Nori     Porphyra sp.

The light brownish red lacy material on top of the green branches of Pickle Weed in the photograph is a common intertidal marine seaweed called Nori by the Japanese.  It is also called Laver.  There are 22 different species of nori in this area which can only be told apart through detailed examination by experts.  Nori is a member of the large group of algae called Rhodophyta or red algae.  Red algae are a very diverse group of marine plants found all over the world.

It looks like an unappetizing slippery goo, but in fact it is one of the most commonly eaten seaweeds in the world.  Anyone who has eaten the oriental sandwiches called sushi has eaten nori.  It is the thin black outer wrapping holding the rice and raw fish together.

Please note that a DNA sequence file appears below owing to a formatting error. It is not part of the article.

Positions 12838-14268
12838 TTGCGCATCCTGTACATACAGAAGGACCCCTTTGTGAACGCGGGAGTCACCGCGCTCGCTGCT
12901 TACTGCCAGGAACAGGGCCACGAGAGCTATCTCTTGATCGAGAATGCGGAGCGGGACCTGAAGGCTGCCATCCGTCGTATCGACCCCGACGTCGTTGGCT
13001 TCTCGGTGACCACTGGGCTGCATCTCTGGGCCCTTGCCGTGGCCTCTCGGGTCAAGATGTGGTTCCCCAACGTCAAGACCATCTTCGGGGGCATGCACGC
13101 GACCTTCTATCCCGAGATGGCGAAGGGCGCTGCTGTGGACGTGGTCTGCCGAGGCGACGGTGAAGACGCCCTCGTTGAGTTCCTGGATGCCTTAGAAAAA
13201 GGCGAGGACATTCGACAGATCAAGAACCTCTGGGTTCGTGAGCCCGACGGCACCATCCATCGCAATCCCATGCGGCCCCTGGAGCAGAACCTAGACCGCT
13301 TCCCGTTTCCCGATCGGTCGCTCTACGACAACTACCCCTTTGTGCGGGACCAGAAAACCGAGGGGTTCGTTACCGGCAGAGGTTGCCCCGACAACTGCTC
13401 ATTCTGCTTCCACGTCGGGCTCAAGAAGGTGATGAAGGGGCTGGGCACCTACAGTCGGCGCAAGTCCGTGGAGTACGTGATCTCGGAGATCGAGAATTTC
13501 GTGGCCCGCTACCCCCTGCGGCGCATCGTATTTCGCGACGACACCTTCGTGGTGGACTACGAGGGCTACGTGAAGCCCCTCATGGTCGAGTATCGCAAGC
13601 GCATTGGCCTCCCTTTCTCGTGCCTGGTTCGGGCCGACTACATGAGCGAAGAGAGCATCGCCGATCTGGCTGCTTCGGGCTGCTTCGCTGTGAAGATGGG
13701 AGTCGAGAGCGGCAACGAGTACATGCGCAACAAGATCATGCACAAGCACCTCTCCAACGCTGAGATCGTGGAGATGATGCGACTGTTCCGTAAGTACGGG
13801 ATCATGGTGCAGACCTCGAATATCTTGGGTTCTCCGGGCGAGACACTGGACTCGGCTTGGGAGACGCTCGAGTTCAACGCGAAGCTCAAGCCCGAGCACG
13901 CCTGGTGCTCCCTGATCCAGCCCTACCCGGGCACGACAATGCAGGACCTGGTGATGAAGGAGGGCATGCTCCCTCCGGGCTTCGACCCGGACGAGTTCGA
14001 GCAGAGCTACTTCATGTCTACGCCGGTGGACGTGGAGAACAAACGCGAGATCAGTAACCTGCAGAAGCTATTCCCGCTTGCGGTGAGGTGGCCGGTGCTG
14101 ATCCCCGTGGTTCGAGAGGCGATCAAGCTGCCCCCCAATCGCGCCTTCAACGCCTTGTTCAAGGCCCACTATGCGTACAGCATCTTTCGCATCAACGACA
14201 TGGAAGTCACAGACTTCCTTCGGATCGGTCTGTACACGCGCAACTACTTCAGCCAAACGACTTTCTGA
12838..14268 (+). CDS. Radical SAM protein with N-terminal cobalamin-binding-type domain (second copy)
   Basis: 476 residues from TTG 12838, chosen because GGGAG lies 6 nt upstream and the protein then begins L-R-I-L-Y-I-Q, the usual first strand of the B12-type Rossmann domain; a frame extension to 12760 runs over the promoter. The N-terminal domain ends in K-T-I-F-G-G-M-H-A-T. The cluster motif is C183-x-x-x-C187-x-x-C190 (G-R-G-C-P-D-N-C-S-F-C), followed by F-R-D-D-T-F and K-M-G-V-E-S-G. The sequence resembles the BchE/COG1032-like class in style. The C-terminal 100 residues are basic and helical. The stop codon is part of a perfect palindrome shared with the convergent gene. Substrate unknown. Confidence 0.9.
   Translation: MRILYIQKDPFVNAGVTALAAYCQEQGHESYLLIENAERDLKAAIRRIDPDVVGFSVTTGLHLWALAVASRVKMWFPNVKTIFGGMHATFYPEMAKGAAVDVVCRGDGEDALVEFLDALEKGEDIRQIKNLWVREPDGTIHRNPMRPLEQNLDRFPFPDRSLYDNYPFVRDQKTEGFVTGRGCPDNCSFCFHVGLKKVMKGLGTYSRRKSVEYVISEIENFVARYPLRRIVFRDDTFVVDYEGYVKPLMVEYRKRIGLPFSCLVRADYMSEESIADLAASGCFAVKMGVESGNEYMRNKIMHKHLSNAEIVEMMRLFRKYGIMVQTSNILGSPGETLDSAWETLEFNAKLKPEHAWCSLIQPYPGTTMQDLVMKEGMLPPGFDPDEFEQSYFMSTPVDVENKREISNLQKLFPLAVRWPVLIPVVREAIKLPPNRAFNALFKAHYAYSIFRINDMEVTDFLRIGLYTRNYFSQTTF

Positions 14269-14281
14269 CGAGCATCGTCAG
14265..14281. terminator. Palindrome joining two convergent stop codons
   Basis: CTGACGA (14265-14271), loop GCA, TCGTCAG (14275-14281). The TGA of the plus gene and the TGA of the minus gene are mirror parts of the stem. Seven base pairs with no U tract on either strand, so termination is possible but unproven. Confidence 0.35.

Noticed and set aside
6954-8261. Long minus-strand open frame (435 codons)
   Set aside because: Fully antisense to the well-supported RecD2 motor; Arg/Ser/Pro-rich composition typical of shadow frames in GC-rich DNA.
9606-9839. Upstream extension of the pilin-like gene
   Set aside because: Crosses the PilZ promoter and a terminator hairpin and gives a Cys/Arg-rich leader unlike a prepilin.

Nori used for human consumption is grown in vast aquaculture projects in asia.  Nets used to grow the seaweed are seeded from the filamentous life history stage that grows in oyster shells.  The nori blade then grows on the nets which is suspended near the surface of the water until it reaches several inches in length.  It is then stripped off using an underwater vacuum.  The individual blades are meshed together on a sieve making a paper-like product.

The Washington Department of Natural Resources investigated the biological and financial potential of Puget Sound to culture nori in the early 1980's.  After several years of work, in consultation with a nori culture expert from japan, the biological feasibility to culture nori in Puget Sound was established.  Small private operations were undertaken but large scale culture has not occurred.